LiDAR and Drone Uses

When it comes to UAV payloads, thermal and Red Green Blue (RGB) cameras get a great deal of attention.

With low price points, the technology is easily accessible to just about everyone. Several standard drone missions, such as three-dimensional mapping, are effortlessly carried out using it. There are, however, limitations to using only these two types of payloads on drones.

Thermal cameras are ideally suited for inspections where temperature variations are the primary data points. Beyond this function they are, by design, limited.

RGB cameras are excellent tools for photogrammetry. While this survey method is accurate and useful in a wide range of applications, it is also not without its limitations. For example, drones with RGB cameras can survey vacant land in preparation for development. In most cases, the images collected can produce precise three-dimensional models and topographic maps that planners will find useful.

However, if this same land were covered in thick, dense vegetation, the RGB camera would fail to give planners any information on the actual earth’s surface. For this type of analysis, RGB and thermal cameras are not the best tools for the job.

What is LiDAR and how does it work?

Invented in 1961 by the Hughes Aircraft Company, LiDAR (Light Detection and Ranging) is ideal for the type of analysis mentioned above. LiDAR systems consist primarily of three components: a laser, scanner, and a specialized GPS receiver.

LiDAR works by accurately measuring the distance from the drone to the ground. A laser is fired millions of times from the LiDAR scanner towards the ground as the drone flies a predetermined pattern. As each pulse of light is emitted, the exact time the light is fired is recorded. As the light pulse is reflected, the scanner detects the return and again marks the exact time the light returned.

The specialized GPS receiver records the exact position of the sensor throughout this process. An equation that utilizes the constant speed of light generates a slant range for each beam of light fired. When all the data is compiled, millions of points on the ground produce an accurate representation of the earth’s surface and features above it.

The data points are so numerous and so precise that layers of vegetation or other obstacles can be removed to show the topography of the region. One light pulse can generate multiple returns and thus, layer the area being surveyed. The technology has seen successful use in many fields such as disaster response, high precision infrastructure monitoring, and topographic/hydrographic survey.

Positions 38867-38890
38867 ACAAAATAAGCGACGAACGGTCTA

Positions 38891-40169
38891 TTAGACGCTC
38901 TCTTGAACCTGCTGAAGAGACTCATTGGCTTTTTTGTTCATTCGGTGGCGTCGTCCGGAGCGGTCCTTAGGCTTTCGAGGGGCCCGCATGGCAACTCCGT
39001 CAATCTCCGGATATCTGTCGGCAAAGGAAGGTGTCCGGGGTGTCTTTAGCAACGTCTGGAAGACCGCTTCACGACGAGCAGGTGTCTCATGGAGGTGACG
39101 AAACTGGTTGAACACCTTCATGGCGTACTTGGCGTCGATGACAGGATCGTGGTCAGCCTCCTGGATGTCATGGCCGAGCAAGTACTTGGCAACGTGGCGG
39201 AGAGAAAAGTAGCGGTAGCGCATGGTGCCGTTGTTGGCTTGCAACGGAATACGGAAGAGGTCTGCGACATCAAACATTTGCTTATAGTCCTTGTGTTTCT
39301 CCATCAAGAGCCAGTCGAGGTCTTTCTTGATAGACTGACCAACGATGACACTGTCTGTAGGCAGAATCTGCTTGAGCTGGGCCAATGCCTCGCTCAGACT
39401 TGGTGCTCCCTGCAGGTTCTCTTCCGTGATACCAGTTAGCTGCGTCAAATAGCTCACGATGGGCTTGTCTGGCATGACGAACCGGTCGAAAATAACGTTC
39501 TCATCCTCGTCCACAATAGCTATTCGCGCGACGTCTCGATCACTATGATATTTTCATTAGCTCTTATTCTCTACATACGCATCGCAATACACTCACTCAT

Types of LiDAR for UAS, and the industries that benefit

UAVs use two types of lidar.

For measuring the earth’s surface, topographic LiDAR is ideal. It utilizes a near-infrared laser for mapping land.

The second type — bathymetric LiDAR — is designed for surveying the seafloor and riverbeds. It uses a green laser to penetrate water, but operates on the same principles as described above.

LiDAR systems on UAS provide professionals across many industries the ability to map the earth’s most challenging environments. The level of accuracy spread across millions of data points is particularly beneficial to construction planners, as well as those monitoring utility infrastructures. Hard-to-see features, such as powerlines, are easily identified by LiDAR. These features can also be isolated from other features, aiding in in-depth analysis.

There is perhaps a no better example of the power of LiDAR than in archeology. The incredibly dense jungles of Central America were home to one of the ancient world’s greatest civilizations, the Mayan. The Mayans built vast cities with massive structures. 

After a mysterious decline and disappearance in 900 A. D., many of their cities were swallowed up by the jungle. Dense jungle canopies all but erased many locations. Traditional investigation methods, such as aerial surveys in aircraft, see only vast expanses of the jungle.

However, LiDAR systems on crewed aircraft and drones are revolutionizing what researchers know about the Mayans. LiDAR can remove the vegetation and show what lies underneath. In some cases, its identified previously unknown locations with tens of thousands of structures. LiDAR is helping to expand this ancient civilization’s study in ways that seemed unimaginable just a few years ago.

Bringing it all together

Drones carrying LiDAR payloads are a power tool.

With only a few years of UAV technology and lidar working together, impossible topographic challenges are becoming increasingly simple tasks. For decision makers in construction, utilities, survey, and research, the advantages of UAVs carrying LiDAR are worth further investigation.

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David Daly - Contributing Author

David Daly - Contributing Author

David Daly, is an award-winning photographer/writer and licensed (FAA) Commercial sUAS pilot. A graduate of the United States Naval Academy, David is a former Marine Corps officer with a BS in Oceanography and has earned his MBA from the University of Redlands. David has worked for Fortune 100 companies and has a background in aerospace, construction, military/defense, real estate, and technology.